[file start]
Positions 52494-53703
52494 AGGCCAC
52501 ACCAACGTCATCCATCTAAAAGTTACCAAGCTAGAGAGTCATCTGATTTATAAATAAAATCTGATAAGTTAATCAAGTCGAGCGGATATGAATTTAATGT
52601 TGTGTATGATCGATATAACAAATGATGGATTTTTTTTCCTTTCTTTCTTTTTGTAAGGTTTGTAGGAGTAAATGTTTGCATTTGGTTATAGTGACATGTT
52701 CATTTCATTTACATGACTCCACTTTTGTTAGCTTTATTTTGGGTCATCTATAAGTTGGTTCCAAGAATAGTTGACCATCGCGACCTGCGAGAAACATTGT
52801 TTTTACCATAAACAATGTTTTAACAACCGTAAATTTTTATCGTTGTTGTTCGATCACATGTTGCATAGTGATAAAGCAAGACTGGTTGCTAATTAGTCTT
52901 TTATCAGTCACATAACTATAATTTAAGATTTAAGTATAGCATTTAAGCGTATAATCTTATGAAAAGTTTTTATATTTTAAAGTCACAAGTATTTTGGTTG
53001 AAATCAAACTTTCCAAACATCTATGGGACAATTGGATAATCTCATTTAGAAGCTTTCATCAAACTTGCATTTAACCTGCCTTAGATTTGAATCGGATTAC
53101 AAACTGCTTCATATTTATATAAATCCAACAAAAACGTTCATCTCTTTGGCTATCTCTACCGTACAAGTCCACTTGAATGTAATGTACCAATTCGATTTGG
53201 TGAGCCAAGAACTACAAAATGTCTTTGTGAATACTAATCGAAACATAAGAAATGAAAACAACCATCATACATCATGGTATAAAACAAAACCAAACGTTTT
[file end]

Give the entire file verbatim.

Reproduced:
Positions 52494-53703
52494 AGGCCAC
52501 ACCAACGTCATCCATCTAAAAGTTACCAAGCTAGAGAGTCATCTGATTTATAAATAAAATCTGATAAGTTAATCAAGTCGAGCGGATATGAATTTAATGT
52601 TGTGTATGATCGATATAACAAATGATGGATTTTTTTTCCTTTCTTTCTTTTTGTAAGGTTTGTAGGAGTAAATGTTTGCATTTGGTTATAGTGACATGTT
52701 CATTTCATTTACATGACTCCACTTTTGTTAGCTTTATTTTGGGTCATCTATAAGTTGGTTCCAAGAATAGTTGACCATCGCGACCTGCGAGAAACATTGT
52801 TTTTACCATAAACAATGTTTTAACAACCGTAAATTTTTATCGTTGTTGTTCGATCACATGTTGCATAGTGATAAAGCAAGACTGGTTGCTAATTAGTCTT
52901 TTATCAGTCACATAACTATAATTTAAGATTTAAGTATAGCATTTAAGCGTATAATCTTATGAAAAGTTTTTATATTTTAAAGTCACAAGTATTTTGGTTG
53001 AAATCAAACTTTCCAAACATCTATGGGACAATTGGATAATCTCATTTAGAAGCTTTCATCAAACTTGCATTTAACCTGCCTTAGATTTGAATCGGATTAC
53101 AAACTGCTTCATATTTATATAAATCCAACAAAAACGTTCATCTCTTTGGCTATCTCTACCGTACAAGTCCACTTGAATGTAATGTACCAATTCGATTTGG
53201 TGAGCCAAGAACTACAAAATGTCTTTGTGAATACTAATCGAAACATAAGAAATGAAAACAACCATCATACATCATGGTATAAAACAAAACCAAACGTTTT